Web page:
It became something of a national punchline in September after the review concluded that President Biden actually won by a greater margin than official tallies showed.
Still, the review and its supporters insisted that the election was suspect, citing 75 potential irregularities they said the Cyber Ninjas were unable to resolve.
The rebuttal by the five-member Board of Supervisors, four of them Republicans, was striking both for its detail and its bluntness.
A 93-page printed version said that a review of the Cyber Ninjas’ claims of irregularities found only 37 potentially questionable ballots among the 53,304 that had been labeled suspect. Those were referred to the state attorney general, a Republican who has been asked to review the organization’s claims.
Out of the 75 claims of irregularities, the county said, the only one that could be valid involved 50 ballots that may have been double-counted. That error would not have affected the outcome of any race in the November 2020 election, the county said.
The county supervisors had denounced the Senate’s review for months as partisan theatrics aimed at mollifying the substantial far-right share of the state’s Republican voters. But the board’s chairman, Bill Gates, a Republican, went further on Thursday, drawing a straight line between tolerance for “extreme misinformation” and political violence like the Jan. 6 riot at the U.S. Capitol.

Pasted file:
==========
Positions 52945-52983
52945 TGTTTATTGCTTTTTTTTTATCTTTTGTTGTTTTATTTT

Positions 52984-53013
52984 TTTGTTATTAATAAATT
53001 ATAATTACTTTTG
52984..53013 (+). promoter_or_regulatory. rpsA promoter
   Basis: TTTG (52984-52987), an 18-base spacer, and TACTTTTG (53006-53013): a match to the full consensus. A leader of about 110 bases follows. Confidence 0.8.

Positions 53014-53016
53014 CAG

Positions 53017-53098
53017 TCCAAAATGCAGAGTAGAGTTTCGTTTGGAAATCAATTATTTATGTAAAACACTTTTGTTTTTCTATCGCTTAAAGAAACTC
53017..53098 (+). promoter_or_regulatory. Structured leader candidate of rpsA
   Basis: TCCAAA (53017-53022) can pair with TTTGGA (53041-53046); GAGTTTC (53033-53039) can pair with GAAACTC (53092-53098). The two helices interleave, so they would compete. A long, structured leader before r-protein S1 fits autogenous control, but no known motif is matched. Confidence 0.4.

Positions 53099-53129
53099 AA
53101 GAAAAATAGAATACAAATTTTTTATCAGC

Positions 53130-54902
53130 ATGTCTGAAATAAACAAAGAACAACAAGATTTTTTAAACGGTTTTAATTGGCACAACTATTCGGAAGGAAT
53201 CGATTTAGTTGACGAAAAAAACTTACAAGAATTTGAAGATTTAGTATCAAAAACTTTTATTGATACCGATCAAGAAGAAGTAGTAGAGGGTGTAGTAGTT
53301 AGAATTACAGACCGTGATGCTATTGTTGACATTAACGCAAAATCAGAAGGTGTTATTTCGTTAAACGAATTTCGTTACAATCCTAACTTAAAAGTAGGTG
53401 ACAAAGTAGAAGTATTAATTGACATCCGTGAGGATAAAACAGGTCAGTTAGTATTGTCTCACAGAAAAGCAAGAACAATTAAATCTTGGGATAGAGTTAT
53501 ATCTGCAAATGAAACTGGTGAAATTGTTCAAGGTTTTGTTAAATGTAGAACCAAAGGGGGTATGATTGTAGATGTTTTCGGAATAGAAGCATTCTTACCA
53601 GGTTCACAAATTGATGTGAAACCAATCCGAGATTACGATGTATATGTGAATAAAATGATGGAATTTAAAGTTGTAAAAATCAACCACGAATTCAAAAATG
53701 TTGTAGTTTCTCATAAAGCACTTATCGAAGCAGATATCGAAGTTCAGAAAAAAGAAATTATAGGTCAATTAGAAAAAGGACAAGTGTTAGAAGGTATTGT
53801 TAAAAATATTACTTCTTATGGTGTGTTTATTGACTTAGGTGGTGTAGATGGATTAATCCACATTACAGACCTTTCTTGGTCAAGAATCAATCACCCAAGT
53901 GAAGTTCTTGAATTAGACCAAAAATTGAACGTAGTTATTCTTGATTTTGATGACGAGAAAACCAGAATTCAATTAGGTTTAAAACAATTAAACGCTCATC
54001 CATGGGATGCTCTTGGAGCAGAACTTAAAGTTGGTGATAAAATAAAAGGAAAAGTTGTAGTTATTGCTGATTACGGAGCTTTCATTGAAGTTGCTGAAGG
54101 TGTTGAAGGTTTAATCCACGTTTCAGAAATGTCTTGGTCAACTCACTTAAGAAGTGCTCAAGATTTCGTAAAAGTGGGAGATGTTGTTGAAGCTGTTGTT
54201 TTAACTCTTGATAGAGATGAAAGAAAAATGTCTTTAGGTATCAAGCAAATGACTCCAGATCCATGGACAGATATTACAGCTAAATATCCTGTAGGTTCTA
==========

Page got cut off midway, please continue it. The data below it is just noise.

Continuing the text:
Referring to protesters who stormed the building, Mr. Gates said that “many of these people did it because they believed they were saving their country from an election that they had been told had been stolen.”
“Many people in positions of power, they fed into this, for they simply turned a blind eye,” he added. “They’ve listened to the loud few and told them what they want to hear, and that’s the easy thing to do. But here, we don’t do what’s easy. We do what’s right.”
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Right or not, some say, the county’s demolition of the Maricopa County review is unlikely to change much. In the view of some experts, the review’s findings were less important to its supporters than the simple fact that it was being conducted.